With the federal government spending $400 billion on a Medicare drug benefit, pharma companies can expect heightened Congressional and public interest in product costs and effectiveness. The legislation expects PBMs (pharmacy benefit managers) and managed care plans to establish formularies and use other management tools to extract price concessions from manufacturers.
Controversial language in the bill prohibits Medicare officials from interfering directly in negotiations between manufacturers and PBMs. However, the Agency for Healthcare Research & Quality (AHRQ) gains resources to provide PBMs and health plans with scientific evidence and information on outcomes, comparative clinical effectiveness and appropriateness of health care services and prescription drugs. The Medicare bill provides $50 million for AHRQ to conduct or support demonstrations, evaluations, and technology assessments in this area. AHRQ will launch this program by developing a list of research priorities related to health care services and prescription drugs, with a focus on:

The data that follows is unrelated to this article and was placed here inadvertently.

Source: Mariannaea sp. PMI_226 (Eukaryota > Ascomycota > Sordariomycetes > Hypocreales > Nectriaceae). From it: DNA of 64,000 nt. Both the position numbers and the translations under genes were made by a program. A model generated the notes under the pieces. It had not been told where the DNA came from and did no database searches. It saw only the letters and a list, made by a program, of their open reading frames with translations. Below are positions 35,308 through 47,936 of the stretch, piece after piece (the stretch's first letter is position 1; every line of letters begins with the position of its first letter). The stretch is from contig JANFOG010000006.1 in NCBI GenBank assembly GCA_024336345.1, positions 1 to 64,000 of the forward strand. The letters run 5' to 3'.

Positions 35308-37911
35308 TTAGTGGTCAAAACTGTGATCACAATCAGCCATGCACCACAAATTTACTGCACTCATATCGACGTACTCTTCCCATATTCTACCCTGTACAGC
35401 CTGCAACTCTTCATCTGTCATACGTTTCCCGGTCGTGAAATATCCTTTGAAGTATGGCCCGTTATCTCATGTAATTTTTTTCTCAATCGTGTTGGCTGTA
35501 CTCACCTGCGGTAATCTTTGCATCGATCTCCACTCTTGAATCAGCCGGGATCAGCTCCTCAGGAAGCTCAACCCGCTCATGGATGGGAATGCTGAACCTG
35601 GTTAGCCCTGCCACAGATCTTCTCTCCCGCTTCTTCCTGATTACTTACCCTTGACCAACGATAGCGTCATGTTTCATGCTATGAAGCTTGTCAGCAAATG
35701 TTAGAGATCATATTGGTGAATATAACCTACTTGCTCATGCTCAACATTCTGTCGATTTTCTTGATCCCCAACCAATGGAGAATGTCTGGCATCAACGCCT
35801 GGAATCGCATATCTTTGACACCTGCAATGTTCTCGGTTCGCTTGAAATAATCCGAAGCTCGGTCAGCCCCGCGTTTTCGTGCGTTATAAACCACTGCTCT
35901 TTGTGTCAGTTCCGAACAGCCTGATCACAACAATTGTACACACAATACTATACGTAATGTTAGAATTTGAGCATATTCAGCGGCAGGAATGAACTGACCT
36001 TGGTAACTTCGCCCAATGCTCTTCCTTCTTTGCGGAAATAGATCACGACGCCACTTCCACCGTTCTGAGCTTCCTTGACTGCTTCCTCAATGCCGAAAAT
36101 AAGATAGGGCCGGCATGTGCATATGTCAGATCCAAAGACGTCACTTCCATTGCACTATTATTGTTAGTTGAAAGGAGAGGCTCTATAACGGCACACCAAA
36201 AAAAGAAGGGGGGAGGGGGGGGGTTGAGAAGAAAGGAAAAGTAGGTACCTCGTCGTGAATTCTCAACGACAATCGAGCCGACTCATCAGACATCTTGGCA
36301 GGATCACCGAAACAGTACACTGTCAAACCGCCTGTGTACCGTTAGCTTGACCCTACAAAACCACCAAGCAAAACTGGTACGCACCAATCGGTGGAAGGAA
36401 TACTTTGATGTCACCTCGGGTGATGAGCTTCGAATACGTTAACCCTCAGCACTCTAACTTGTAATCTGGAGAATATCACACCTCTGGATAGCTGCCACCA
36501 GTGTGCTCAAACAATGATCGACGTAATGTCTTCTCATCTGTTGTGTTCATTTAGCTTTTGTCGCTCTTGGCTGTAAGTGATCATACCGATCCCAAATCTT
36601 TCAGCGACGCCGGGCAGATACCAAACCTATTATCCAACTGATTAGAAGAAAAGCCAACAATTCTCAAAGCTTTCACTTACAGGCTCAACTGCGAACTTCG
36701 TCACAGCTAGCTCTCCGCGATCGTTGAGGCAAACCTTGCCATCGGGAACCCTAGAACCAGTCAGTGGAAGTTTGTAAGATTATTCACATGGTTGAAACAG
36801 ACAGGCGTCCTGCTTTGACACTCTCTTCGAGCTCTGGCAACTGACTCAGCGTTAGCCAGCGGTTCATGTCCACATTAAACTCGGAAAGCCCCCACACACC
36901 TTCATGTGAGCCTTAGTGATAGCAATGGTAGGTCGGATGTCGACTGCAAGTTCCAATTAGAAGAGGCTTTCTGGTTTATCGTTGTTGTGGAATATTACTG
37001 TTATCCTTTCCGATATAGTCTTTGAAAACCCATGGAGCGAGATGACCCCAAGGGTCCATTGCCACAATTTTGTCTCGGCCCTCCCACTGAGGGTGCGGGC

The Medicare legislation specifies that PBMs should base formulary decisions on scientific evidence and standards of practice, and utilize outcomes and cost-effectiveness information in making decisions on prescription drug coverage. At the same time, the bill spells out in some detail how Medicare drug plans should operate, including requirements that may hinder the ability of PBMs to negotiate rebates and discounts. Drug plans should establish P&T (pharmacy and therapeutics) committees to develop and review formularies, which must list at least two products in each therapeutic class as defined by the U.S. Pharmacopeia. Plans must provide patients access to "medically necessary" drugs and notify patients and physicians of intent to remove a drug from preferred-drug lists. There should be a system for beneficiaries to request exemptions and to appeal coverage decisions.